Identification of a gene network contributing to hypertrophy in callipyge skeletal muscle

Tony Vuocolo, Keren Byrne, Jason White, Sean McWilliam, Antonio Reverter, Noelle E. Cockett, Ross L. Tellam

    Research output: Contribution to journalArticle

    61 Citations (Scopus)

    Abstract

    The callipyge mutation in sheep results in postnatal skeletal muscle hypertrophy in the pelvic limbs and loins with little or no effect on anterior skeletal muscles. Associated with the phenotype are changes in the expression of a number of imprinted genes flanking the site of the mutation, which lies in an intergenic region at the telomeric end of ovine chromosome 18. The manner in which these local changes in gene expression are translated into muscle hypertrophy is not known. Microarray-based transcriptional profiling was used to identify differentially expressed genes in longissimus dorsi skeletal muscle samples taken at birth and 12 wk of age from callipyge and wild-type sheep. The phenotype was only expressed at the latter developmental time and associated with decreased type 1 fibers (slow oxidative) and a shift toward type IIx and IIb fibers (fast-twitch glycolytic). We have identified 131 genes in the samples taken at 12 wk of age that were differentially expressed as a function of genotype but not due to the fiber type changes. The gene expression changes occurring as a function of genotype in the samples taken at birth indicated that the transcriptional framework underpinning the phenotype was emerging prior to expression of the phenotype. Eight genes were differentially expressed as a function of genotype at both developmental times. A model is proposed describing a core network of genes and histone epigenetic modifications that is likely to underpin the fiber type changes and muscle hypertrophy characteristic of callipyge sheep.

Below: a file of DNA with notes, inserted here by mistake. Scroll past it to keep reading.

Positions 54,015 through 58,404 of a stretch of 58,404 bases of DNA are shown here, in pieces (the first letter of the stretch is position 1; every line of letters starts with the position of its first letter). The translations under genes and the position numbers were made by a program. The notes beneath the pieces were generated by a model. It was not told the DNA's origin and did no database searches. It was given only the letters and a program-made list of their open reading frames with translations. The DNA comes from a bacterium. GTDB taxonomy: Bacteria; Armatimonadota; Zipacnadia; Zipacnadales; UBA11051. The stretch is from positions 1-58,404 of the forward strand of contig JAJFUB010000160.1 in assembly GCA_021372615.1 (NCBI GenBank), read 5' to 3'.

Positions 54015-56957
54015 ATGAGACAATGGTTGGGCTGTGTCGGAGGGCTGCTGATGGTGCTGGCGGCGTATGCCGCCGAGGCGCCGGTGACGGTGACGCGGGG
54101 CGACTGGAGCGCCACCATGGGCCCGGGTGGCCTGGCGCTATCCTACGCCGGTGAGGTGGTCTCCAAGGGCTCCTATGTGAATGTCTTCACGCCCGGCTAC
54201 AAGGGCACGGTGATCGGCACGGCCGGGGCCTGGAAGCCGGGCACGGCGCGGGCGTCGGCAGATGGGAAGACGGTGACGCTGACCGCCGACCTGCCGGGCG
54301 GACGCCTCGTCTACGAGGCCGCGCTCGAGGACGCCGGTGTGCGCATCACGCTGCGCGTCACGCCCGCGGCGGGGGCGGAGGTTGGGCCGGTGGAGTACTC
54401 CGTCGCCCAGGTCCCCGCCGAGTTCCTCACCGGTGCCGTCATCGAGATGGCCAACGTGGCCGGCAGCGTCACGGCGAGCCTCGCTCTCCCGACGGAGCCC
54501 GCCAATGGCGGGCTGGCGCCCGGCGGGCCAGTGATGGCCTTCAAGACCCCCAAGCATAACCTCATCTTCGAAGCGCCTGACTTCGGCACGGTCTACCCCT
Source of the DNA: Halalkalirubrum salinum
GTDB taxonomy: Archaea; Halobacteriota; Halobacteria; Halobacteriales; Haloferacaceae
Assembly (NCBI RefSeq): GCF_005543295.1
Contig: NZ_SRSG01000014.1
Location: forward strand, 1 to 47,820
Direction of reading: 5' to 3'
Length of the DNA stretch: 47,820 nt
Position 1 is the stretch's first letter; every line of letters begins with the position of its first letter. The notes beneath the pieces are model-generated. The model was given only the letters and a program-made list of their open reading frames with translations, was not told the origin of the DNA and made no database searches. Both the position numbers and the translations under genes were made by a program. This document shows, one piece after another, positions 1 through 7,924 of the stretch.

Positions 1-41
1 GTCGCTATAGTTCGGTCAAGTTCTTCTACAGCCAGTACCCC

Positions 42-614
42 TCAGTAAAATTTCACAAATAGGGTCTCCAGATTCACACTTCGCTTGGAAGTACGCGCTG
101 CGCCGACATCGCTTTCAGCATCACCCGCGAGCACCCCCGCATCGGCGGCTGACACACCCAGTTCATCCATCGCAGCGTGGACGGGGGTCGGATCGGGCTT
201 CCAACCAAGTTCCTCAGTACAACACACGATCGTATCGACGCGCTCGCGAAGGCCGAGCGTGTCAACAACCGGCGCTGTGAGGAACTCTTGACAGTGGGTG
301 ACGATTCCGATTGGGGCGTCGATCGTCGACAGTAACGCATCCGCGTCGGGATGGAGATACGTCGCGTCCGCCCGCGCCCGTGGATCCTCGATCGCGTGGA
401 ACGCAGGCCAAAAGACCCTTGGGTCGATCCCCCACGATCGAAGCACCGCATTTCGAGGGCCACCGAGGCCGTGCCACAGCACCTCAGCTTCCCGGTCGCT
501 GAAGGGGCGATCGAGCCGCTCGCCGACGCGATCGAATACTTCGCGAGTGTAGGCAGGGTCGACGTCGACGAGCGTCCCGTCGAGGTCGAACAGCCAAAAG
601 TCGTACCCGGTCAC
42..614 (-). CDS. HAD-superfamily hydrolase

Original languageEnglish
    Pages (from-to)253-272
    Number of pages20
    JournalPhysiological Genomics
    Volume28
    Issue number3
    DOIs
    Publication statusPublished - 12 Feb 2007

    Fingerprint Dive into the research topics of 'Identification of a gene network contributing to hypertrophy in callipyge skeletal muscle'. Together they form a unique fingerprint.

  • Cite this